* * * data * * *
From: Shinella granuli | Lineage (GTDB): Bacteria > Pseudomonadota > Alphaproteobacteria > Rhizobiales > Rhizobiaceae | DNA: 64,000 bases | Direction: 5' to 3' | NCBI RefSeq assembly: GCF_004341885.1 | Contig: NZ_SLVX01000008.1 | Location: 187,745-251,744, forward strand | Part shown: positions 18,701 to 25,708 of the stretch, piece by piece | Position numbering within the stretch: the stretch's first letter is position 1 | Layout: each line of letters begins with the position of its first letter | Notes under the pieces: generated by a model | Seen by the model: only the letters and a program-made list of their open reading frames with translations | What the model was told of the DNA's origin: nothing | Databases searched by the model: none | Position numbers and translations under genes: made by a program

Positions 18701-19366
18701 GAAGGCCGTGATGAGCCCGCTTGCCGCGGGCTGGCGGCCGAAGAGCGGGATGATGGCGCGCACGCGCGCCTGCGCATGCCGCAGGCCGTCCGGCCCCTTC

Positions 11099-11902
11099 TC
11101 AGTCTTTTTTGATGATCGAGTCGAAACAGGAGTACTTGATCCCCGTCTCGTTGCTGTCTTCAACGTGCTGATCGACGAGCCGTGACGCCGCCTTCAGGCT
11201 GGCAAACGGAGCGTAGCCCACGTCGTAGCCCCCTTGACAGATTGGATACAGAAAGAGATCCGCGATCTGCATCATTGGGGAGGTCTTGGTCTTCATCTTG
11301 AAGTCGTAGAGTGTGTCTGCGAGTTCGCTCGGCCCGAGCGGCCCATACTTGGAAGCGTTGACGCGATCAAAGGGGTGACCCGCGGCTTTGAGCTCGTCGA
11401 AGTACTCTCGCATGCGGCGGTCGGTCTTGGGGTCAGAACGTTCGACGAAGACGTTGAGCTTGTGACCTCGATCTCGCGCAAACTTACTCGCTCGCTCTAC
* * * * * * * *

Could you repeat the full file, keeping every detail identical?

From: Shinella granuli | Lineage (GTDB): Bacteria > Pseudomonadota > Alphaproteobacteria > Rhizobiales > Rhizobiaceae | DNA: 64,000 bases | Direction: 5' to 3' | NCBI RefSeq assembly: GCF_004341885.1 | Contig: NZ_SLVX01000008.1 | Location: 187,745-251,744, forward strand | Part shown: positions 18,701 to 25,708 of the stretch, piece by piece | Position numbering within the stretch: the stretch's first letter is position 1 | Layout: each line of letters begins with the position of its first letter | Notes under the pieces: generated by a model | Seen by the model: only the letters and a program-made list of their open reading frames with translations | What the model was told of the DNA's origin: nothing | Databases searched by the model: none | Position numbers and translations under genes: made by a program

Positions 18701-19366
18701 GAAGGCCGTGATGAGCCCGCTTGCCGCGGGCTGGCGGCCGAAGAGCGGGATGATGGCGCGCACGCGCGCCTGCGCATGCCGCAGGCCGTCCGGCCCCTTC

Positions 11099-11902
11099 TC
11101 AGTCTTTTTTGATGATCGAGTCGAAACAGGAGTACTTGATCCCCGTCTCGTTGCTGTCTTCAACGTGCTGATCGACGAGCCGTGACGCCGCCTTCAGGCT
11201 GGCAAACGGAGCGTAGCCCACGTCGTAGCCCCCTTGACAGATTGGATACAGAAAGAGATCCGCGATCTGCATCATTGGGGAGGTCTTGGTCTTCATCTTG
11301 AAGTCGTAGAGTGTGTCTGCGAGTTCGCTCGGCCCGAGCGGCCCATACTTGGAAGCGTTGACGCGATCAAAGGGGTGACCCGCGGCTTTGAGCTCGTCGA
11401 AGTACTCTCGCATGCGGCGGTCGGTCTTGGGGTCAGAACGTTCGACGAAGACGTTGAGCTTGTGACCTCGATCTCGCGCAAACTTACTCGCTCGCTCTAC